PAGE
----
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When can you evict a tenant as a property owner?

As a landlord, you benefit from having your rental units inhabited by tenants. As such, you do not want to have to remove a resident. Sometimes, however, tenants’ behaviors or actions may so risk your property and business interests, you must take action.

Although you may have included terms in your lease agreement to allow for a tenant’s removal, you must adhere to the appropriate procedures in order to do so legally. Understanding your rights as a landlord and property owner may help you avoid legal issues and protect your interests.

Cause for evictions

According to the New Jersey Courts, you can evict a tenant from your property with appropriate cause. Some of the allowable reasons for which the court may allow you to have a resident removed from a home you own include the following:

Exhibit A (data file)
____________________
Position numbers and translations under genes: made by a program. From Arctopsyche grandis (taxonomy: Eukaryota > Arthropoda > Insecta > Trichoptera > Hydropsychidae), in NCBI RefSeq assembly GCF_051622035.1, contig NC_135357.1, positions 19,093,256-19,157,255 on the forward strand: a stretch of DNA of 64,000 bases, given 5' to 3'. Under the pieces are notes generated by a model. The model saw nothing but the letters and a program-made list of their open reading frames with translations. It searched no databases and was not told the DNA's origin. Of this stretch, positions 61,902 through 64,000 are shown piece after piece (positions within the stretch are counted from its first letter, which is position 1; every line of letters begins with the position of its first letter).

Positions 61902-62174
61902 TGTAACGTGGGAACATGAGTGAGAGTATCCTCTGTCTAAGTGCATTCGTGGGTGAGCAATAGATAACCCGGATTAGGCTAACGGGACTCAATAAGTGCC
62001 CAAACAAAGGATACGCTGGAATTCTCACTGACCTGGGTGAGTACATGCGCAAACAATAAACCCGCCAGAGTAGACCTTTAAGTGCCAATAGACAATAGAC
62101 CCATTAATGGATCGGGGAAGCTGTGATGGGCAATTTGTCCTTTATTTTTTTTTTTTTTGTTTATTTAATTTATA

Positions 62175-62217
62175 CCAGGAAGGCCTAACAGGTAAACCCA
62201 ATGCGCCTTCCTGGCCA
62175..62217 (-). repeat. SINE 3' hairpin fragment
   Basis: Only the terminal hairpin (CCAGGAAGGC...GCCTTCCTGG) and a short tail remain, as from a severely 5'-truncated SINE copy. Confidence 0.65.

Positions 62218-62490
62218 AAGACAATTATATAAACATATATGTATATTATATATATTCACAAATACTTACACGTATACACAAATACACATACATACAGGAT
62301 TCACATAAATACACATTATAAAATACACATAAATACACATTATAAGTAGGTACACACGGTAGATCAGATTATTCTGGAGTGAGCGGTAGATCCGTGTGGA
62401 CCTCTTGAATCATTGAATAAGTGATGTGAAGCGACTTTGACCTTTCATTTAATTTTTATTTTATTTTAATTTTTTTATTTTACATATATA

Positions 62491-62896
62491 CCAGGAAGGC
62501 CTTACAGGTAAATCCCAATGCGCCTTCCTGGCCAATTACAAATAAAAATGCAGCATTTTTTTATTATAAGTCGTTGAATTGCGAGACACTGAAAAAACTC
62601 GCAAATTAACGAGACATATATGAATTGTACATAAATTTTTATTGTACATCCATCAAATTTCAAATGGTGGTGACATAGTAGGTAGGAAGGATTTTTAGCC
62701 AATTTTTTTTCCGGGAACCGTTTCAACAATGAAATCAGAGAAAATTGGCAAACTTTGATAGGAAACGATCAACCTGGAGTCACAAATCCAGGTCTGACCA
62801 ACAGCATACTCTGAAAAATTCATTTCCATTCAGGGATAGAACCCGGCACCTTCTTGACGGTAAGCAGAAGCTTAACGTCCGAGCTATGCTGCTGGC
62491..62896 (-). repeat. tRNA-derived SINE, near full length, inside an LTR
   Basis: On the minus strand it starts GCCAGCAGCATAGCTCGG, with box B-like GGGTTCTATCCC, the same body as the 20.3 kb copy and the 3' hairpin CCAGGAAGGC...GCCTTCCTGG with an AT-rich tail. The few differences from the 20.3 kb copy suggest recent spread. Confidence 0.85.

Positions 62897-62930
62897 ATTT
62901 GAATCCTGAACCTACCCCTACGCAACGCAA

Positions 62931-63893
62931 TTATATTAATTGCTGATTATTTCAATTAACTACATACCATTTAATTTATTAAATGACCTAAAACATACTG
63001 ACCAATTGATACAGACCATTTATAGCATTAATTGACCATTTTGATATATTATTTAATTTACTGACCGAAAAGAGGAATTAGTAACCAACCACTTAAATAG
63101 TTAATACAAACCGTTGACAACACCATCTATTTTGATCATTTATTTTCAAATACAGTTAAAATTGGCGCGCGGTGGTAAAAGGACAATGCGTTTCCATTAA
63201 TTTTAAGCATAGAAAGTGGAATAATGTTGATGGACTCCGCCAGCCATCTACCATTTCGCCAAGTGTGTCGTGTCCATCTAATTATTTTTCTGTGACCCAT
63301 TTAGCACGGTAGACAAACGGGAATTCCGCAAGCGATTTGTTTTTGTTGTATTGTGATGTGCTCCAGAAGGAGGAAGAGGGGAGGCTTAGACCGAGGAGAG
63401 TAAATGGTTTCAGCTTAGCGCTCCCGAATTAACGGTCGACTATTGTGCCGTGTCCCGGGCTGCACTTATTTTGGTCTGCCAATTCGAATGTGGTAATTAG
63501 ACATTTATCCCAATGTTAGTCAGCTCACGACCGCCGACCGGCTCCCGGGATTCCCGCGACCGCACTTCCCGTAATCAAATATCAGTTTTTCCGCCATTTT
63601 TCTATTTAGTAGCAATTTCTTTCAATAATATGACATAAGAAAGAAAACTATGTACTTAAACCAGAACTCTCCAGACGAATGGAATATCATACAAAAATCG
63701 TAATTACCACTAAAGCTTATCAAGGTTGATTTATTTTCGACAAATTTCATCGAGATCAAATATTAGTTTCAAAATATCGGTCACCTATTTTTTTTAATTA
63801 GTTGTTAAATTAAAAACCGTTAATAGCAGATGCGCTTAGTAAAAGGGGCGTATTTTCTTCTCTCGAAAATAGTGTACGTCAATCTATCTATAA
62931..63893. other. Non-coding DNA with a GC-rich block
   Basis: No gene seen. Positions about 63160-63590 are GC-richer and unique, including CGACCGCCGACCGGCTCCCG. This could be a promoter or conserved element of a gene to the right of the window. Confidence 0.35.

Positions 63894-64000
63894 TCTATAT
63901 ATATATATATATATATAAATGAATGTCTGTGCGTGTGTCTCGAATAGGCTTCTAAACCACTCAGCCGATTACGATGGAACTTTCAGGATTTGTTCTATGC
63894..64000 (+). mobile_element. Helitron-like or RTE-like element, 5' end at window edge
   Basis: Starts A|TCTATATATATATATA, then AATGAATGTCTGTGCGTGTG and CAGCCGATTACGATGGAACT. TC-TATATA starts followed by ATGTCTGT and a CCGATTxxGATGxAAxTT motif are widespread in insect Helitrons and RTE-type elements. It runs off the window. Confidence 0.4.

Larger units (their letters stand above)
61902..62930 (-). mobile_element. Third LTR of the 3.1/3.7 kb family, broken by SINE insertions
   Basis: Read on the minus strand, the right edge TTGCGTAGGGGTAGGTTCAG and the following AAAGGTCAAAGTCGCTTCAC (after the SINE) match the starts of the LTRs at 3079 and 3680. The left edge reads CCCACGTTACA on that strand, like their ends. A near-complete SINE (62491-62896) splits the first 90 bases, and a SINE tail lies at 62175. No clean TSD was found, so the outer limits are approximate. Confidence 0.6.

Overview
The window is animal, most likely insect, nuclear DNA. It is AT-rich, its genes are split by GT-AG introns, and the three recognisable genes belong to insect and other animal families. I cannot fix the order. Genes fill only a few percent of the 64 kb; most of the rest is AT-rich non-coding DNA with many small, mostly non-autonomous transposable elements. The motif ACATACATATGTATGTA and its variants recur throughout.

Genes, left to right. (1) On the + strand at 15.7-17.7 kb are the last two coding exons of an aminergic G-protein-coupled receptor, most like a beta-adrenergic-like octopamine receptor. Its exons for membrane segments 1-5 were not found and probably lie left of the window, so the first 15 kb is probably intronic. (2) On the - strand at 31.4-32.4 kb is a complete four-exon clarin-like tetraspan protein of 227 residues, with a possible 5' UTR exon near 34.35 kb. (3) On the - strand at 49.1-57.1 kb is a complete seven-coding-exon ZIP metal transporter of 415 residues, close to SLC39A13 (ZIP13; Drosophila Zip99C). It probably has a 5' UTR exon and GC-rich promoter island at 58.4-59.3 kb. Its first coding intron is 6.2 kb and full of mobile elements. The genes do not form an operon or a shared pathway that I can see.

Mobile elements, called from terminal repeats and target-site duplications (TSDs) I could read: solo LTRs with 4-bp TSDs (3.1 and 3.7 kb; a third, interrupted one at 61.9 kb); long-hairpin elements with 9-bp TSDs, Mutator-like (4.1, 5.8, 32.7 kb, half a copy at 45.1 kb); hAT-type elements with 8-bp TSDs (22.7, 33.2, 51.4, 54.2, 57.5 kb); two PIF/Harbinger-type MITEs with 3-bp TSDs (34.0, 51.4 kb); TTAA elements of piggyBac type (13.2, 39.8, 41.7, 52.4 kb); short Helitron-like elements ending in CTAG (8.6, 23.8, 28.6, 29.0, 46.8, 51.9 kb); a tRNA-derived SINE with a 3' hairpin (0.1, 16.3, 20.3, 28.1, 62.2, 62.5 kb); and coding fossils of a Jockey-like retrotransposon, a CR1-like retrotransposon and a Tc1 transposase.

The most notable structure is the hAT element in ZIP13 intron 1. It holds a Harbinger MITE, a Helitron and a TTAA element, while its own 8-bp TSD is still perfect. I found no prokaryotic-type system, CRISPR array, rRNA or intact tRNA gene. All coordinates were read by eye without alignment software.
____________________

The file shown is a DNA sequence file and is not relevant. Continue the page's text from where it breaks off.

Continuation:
• Making rent payments late
  • Failing to pay rent
  • Violating the lease agreement terms
  • Causing damage or destruction
  • Acting in disorderly manners on a repeated basis

The court will also commonly allow you to evict a tenant if safety or health reasons force you to need to demolish or board up the property.

Process for evictions

To have a client evicted, you will need to file a landlord-tenant lawsuit with the appropriate division within the New Jersey Superior Court circuit. A successful claim will result in the court issuing a judgment for possession. Your tenant has the right to defend themselves at the hearing against the eviction.

Taking action to remove a tenant without meeting the legal requirements may result in legal issues for you.



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